The Great [Human] Depression
With World Mental Health Day there have been a string of articles on mental depression and its impact. Most of these articles focus on what can be done to “treat” depression, but ignore the underlying question of “why is depression on the rise?”
If you look back to the Great Financial Depression of the 1920s and 1930s (starting with the stock market crash in 1929), there are a number of factors that caused mental depression during those times:
- Business went into survival mode and focused on the bottom line, damn the costs.
- People were thrust out of work.
- People lost their savings, retirement funds, homes.
- People were marginalized and lost their positive self-image.
- The media and governments were all spouting how great life was, just before the market crashed.
Now return and look around today:
businesses are focused solely of the bottom line and view employees as “expenses” or “human assets” that are the first and easiest item to cut.
- People are thrown out of work on mass.
- People watch as they use up their savings and retirement funds while unemployed and eventually even lose their homes.
- People are ignored when they apply for a job, never knowing why and/or how they fall short in meeting the job requirements thanks to automated HR procedures.
- Government and the media are again spouting how strong the markets are, how globalization has opened so many new doors.
Many companies will donate to worthy causes that help medical
research, the homeless, or other feel good, media grabbing, tax break
generating initiatives. While the donations are good, these same
companies will terminate 100s if not 1000s of employees as a “cost
cutting” exercise. These employees, these human beings, are now thrust into a turbulent mental storm and placed on a course directly for depression.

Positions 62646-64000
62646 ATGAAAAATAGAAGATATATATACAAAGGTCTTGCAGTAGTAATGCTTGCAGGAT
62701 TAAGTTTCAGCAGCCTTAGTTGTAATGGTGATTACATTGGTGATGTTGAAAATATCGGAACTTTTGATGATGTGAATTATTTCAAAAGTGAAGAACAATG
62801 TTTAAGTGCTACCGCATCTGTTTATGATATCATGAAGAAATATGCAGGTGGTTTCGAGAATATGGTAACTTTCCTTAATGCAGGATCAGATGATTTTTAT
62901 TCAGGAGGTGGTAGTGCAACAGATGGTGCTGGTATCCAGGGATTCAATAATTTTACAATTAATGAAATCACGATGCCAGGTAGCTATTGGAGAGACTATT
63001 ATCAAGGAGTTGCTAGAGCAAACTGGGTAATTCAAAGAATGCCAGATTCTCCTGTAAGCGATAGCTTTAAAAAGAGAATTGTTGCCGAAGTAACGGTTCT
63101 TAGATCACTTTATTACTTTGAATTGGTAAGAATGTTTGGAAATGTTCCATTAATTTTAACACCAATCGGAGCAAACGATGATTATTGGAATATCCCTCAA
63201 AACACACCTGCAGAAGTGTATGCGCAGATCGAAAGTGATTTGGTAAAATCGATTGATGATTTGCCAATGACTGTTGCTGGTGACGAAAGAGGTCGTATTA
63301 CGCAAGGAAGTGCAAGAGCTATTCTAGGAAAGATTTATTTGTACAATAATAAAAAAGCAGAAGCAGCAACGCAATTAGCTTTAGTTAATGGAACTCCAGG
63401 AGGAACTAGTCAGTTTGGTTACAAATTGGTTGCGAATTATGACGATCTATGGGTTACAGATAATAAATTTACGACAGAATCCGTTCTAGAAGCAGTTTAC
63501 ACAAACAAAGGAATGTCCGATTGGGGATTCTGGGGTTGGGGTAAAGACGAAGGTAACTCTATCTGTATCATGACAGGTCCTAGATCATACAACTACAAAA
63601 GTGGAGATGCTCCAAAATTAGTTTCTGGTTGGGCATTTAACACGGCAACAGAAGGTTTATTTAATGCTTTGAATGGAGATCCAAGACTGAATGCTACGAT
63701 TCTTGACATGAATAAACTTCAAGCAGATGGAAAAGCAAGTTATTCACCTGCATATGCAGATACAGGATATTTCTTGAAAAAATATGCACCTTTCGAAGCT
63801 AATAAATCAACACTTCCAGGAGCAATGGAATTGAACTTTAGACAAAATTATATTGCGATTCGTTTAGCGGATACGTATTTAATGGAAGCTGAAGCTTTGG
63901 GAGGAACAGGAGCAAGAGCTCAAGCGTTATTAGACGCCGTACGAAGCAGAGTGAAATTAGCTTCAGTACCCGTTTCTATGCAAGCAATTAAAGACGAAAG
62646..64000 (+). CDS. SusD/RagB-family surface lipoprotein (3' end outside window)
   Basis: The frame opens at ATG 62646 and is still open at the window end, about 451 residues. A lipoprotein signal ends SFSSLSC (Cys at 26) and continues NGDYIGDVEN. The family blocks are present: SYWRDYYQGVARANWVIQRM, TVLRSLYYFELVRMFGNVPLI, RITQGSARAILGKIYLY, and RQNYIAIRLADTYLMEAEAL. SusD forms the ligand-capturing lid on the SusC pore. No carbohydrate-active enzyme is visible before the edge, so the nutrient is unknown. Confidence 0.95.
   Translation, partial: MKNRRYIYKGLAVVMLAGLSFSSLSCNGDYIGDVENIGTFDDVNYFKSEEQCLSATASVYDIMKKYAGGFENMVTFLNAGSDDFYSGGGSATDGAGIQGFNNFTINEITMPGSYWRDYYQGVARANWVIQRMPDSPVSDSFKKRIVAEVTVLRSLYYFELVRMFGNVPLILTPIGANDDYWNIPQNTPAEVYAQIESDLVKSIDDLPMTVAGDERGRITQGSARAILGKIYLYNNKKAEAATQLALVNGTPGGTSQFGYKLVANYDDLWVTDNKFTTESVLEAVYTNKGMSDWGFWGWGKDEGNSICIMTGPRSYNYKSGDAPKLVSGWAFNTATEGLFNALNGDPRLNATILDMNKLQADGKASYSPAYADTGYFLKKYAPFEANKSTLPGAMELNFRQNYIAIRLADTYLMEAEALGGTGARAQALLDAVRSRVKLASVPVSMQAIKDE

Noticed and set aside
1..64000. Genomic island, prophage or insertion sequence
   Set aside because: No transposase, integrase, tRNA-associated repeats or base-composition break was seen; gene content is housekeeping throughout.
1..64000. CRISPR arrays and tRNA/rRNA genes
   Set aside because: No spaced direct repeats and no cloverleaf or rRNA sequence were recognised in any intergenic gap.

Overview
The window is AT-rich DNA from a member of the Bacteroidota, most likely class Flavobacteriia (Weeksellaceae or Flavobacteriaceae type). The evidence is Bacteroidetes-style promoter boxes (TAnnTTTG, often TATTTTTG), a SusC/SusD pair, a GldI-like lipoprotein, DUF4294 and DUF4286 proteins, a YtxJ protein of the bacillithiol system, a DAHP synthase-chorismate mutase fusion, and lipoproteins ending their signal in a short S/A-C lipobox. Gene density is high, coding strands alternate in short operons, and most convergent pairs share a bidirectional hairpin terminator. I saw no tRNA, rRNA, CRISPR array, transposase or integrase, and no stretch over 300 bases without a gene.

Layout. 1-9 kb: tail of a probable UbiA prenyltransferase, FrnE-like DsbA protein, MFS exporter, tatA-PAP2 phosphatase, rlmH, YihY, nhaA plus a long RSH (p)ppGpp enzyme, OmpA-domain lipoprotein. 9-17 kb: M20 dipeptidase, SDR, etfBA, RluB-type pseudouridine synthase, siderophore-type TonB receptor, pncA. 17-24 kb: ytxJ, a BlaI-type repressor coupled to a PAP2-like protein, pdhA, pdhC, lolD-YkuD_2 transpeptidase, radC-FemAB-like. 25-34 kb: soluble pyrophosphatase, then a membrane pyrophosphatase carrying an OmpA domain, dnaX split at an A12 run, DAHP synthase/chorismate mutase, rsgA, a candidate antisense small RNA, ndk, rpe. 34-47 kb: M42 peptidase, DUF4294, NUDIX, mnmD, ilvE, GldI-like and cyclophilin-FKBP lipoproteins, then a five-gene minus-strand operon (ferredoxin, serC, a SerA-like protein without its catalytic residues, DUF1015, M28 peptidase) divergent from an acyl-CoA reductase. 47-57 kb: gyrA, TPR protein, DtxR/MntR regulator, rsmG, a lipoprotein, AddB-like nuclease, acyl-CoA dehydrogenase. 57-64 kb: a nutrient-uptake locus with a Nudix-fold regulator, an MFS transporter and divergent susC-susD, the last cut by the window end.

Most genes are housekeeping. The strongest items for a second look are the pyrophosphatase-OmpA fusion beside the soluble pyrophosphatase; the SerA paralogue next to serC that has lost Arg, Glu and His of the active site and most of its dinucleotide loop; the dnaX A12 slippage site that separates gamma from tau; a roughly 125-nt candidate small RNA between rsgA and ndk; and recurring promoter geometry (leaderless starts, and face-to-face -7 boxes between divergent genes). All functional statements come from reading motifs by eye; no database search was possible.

Depression in youth and 50+ age groups are two of the largest groups; not surprisingly these two groups are also the groups facing the most difficult job searches. A person in their 20s coming into the job market after following all the advice and building a student debt of tens of thousands of dollars find that the job markets are only offering low paying jobs that will hardly allow them to live let alone pay off their debt. Try as they might, they are either ignored (HR automation) or told time after time they aren’t a “good fit” and the constant negativity leads to… depression and desperation! A “right sized”, “redundant” or “out-dated” person in their 50s who is thrust into the job market after years of service to a company also finds themselves ignored (Hr automation again), “over-qualified” or lost as to how to meet the current job requirements without “current” academic credentials… again, the constant negativity leads to depression and desperation.
Business has a responsibility to their shareholders but first and foremost should have a responsibility to society if for no other reason than society consists of their clients!
- Employees need to be kept current by constant training supplied by, funded by or supported by the employer.
- Employees need to be the last item cut in order to meet the bottom line not the first.
- C-level management needs to accept responsibility for failing to meet the profit targets by showing leadership and cutting or “right sizing” their own compensation packages before cutting employees.
- Applicants need to be treated with respect and be given feedback on their job search to help them rather than being ignored.
- Profit expectations need to be brought back in line with reality. Companies that insist on a 10%+ increase in profits year over year when interest rates are running at 2% are doing nothing more than gouging at the cost of human lives.
A business may not have a “soul” but the people running it and working within it all do. Let’s help fight the Great Human Depression by putting the well-being of humans first and profits second.
(Images from us-history.com, thetorontostar.com, canada.com and carltonjhr.com)